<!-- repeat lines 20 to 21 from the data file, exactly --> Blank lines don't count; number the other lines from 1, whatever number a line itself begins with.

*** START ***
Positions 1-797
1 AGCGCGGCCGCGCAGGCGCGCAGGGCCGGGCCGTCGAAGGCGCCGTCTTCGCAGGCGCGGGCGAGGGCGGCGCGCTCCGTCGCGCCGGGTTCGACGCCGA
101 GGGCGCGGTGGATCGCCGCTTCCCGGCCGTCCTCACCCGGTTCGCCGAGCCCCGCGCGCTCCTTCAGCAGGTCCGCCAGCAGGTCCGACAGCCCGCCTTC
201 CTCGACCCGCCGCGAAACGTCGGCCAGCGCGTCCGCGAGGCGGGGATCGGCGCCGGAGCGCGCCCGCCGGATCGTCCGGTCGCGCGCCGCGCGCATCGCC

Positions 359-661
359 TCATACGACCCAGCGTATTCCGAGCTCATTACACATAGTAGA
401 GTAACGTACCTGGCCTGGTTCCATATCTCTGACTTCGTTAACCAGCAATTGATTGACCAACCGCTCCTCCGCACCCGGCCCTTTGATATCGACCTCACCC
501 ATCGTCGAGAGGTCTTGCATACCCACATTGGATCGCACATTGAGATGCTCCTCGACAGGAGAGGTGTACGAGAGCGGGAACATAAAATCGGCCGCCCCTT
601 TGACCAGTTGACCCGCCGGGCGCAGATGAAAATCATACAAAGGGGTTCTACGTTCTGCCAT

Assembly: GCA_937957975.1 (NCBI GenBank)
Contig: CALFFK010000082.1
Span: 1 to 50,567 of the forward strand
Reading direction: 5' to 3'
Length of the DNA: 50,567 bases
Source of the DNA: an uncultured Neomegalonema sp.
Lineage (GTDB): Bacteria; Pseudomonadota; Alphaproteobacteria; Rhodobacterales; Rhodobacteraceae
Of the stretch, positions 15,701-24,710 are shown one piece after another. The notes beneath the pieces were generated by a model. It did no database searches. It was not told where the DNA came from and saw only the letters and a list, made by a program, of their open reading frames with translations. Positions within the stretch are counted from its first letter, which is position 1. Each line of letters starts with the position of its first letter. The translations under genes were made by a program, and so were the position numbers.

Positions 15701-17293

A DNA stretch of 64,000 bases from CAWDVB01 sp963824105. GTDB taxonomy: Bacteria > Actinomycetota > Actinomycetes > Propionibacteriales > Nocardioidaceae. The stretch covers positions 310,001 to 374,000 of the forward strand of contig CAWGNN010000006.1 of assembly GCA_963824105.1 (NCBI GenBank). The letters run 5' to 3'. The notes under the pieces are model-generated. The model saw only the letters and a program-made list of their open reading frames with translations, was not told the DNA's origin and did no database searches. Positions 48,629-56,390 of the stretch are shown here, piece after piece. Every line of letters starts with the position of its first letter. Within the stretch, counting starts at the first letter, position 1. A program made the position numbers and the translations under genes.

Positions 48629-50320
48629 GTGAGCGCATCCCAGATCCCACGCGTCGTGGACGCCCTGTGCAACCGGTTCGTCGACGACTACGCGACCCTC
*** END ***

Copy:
Positions 48629-50320
48629 GTGAGCGCATCCCAGATCCCACGCGTCGTGGACGCCCTGTGCAACCGGTTCGTCGACGACTACGCGACCCTC